New proposed EPA regulations for power plant emissions have raised the ire of Republicans. It seems the entire crop of Presidential hopefuls have made slashing the EPA a part of their rhetoric. Former Minnesota Governor Tim Pawlenty doesn’t seem to like any sort of regulation:
“The Environmental Protection Agency— is now regulating carbon emissions. A policy rejected by Congress — but putting millions of jobs at risk.… We don’t need the unelected officials at EPA—to do what our elected officials in Congress have rejected. We need less EPA monitoring of our economy. And more monitoring of EPA’s affects on our freedom. I will require sunsetting of all federal regulations. Unless specifically sustained by a vote of Congress. ”
This anti-clean-air policy would allow a minority in the Senate to kill every regulation.
Former House Speaker Newt Gingrich added: “We should end the Environmental Protection Agency’s war against American oil and gas.”
While this makes good rhetoric on the campaign trail, the analysis doesn’t back up the candidates’ arguments. Consider a recent study from the Economic Policy Institute (EPI):
“The dollar value of the benefits of the major rules finalized or proposed by the EPA so far during the Obama administration exceeds the rules’ costs by an exceptionally wide margin. Health benefits in terms of lives saved and illnesses avoided will be enormous […] the combined annual benefits from all final rules exceed their costs by $32 billion to $142 billion a year. The benefit/cost ratio ranges from 4-to-1 to 22-to-1.”
The claim that EPA regulations will cost jobs is also untrue. A recent report by Ceres and the Political and Economy Research Institute finds that installation of scrubber technologies and development of new, cleaner sources of energy will actually provide more job opportunities:
“New air pollution rules proposed for the electric power sector by the Environmental Protection Agency (“EPA”) will provide long-term economic benefits across much of the United States in the form of highly skilled, well paying jobs […] investments driven by the EPA’s two new air quality rules will create nearly 1.5 million jobs, or nearly 300,000 jobs a year on average over the next five years.”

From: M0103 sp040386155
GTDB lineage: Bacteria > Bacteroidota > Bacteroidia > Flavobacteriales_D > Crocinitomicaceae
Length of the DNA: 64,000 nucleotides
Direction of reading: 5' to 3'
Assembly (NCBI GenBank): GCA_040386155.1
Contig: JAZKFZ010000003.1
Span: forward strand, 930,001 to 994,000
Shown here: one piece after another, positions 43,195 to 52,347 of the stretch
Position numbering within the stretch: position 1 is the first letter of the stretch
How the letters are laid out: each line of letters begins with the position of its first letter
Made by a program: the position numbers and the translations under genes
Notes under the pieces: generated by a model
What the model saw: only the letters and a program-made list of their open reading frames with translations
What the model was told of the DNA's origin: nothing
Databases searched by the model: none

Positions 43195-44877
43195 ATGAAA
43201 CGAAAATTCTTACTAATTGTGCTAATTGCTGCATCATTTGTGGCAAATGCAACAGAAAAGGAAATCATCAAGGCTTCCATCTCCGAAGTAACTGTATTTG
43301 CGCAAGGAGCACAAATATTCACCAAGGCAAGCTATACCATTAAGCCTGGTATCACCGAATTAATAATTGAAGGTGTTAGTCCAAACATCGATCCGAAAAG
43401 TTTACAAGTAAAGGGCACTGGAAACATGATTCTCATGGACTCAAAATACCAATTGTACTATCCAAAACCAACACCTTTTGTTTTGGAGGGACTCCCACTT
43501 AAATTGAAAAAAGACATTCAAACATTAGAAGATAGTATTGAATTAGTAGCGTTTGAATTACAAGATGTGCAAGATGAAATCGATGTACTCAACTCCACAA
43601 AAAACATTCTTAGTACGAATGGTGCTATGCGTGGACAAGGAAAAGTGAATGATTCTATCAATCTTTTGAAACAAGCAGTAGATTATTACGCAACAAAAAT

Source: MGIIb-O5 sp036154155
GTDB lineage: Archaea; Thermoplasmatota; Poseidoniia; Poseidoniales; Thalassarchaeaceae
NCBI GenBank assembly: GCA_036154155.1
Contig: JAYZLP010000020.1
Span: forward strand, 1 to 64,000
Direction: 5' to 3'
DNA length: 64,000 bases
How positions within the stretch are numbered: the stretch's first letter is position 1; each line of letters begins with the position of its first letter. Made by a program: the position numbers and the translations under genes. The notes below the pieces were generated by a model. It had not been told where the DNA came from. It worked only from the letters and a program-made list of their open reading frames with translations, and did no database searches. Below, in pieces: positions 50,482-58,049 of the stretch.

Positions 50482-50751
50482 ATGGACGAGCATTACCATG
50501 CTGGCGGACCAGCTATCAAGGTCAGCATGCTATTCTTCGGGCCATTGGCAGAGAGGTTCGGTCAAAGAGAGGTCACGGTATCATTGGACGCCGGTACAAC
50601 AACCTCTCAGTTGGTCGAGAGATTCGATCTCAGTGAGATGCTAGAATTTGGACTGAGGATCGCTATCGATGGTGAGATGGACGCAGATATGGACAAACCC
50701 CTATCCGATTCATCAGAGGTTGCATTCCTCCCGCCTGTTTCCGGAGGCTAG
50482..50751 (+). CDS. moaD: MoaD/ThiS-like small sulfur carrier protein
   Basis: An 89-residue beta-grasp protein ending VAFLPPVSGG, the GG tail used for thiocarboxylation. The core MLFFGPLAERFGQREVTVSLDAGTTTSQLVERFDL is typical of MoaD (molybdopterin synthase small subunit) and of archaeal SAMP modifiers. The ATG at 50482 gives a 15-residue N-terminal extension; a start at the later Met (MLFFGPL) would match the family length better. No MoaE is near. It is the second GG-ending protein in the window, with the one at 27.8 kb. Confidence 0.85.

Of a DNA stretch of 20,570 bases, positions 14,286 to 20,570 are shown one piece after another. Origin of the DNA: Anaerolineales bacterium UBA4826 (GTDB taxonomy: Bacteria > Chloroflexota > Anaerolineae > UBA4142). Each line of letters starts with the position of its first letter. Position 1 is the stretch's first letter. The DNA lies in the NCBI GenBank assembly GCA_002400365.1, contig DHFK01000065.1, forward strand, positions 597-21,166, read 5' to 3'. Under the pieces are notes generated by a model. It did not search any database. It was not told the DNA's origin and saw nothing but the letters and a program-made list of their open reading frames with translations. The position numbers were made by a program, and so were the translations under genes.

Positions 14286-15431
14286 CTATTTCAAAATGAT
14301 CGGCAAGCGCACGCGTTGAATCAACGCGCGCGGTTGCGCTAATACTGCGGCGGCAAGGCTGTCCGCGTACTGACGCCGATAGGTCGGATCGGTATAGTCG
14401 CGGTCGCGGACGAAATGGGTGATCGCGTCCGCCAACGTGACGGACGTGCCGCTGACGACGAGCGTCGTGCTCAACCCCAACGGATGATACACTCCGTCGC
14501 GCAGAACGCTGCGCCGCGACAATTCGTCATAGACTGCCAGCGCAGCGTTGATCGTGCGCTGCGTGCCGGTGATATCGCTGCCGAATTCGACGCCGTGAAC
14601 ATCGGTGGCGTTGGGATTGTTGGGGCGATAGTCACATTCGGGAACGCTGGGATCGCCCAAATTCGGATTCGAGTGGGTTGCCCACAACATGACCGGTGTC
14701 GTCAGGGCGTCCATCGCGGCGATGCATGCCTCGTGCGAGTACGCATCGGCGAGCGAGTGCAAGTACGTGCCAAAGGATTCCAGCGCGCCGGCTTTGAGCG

Despite the facts, Republicans have taken a decidedly anti-regulation stance on energy and environmental issues. So if such a large group of political leaders believe regulation is a bad thing, it begs the question: Why do we have regulations in the first place?
Regulations are meant to solve market failures – in this case, the emissions that cause local and global environmental harm. Despite the loud calls for “sunsetting regulations” from political leaders, regulations are an extraordinarily important part of keeping society clean and healthy. From the EPA:
We sometimes have the misconception that attempts to regulate air pollution in the United States began within the last few decades. In fact, air pollution laws of various types have existed for at least a century. What is new is the widespread realization by the public that air pollution is a serious health threat and the leading role the federal government has taken in controlling air pollution. Out of these concerns and initiatives have come the creation of the most comprehensive air pollution control laws in the history of the United States.
One of the most prominent pieces of results-based environmental regulation, the GOP-backed acid rain cap-and-trade system, was overwhelmingly successful. According to a 2010 EPA progress report:
An analysis estimates annual public health benefits of the program in 2010 alone at more than $120 billion, about 40 times the estimated cost. Power plants have decreased emissions of SO2, a precursor to acid rain, to 5.7 million tons in 2009, a 67 percent decrease from 1980 levels and a 64 percent decrease from 1990 levels.
And did it harm the economy? No. It did exactly the opposite – GDP continued to climb while sulfur dioxide emissions dropped. [Graphs at top of page and below from the Environmental Defense Fund with data from the Department of Energy and the EPA.]
And the cost of the program was far lower than expected:
History has shown the importance and success of “results-based” regulation for air and water pollution. Although we still see tens of thousands of lives impacted by particulates and heavy metals from dirty power plants, especially those with respiratory ailments like asthma, our air has gotten much cleaner through the century because of successful regulations. Despite the dramatic claims from industry, the outcome from regulation is overwhelmingly positive for the environment and society.
So before Pawlenty and other Republican candidates call for “sunsetting” regulations, perhaps they should take a look around and recognize the real benefits that environmental standards have created for the U.S.
— Raj Salhotra with Stephen Lacey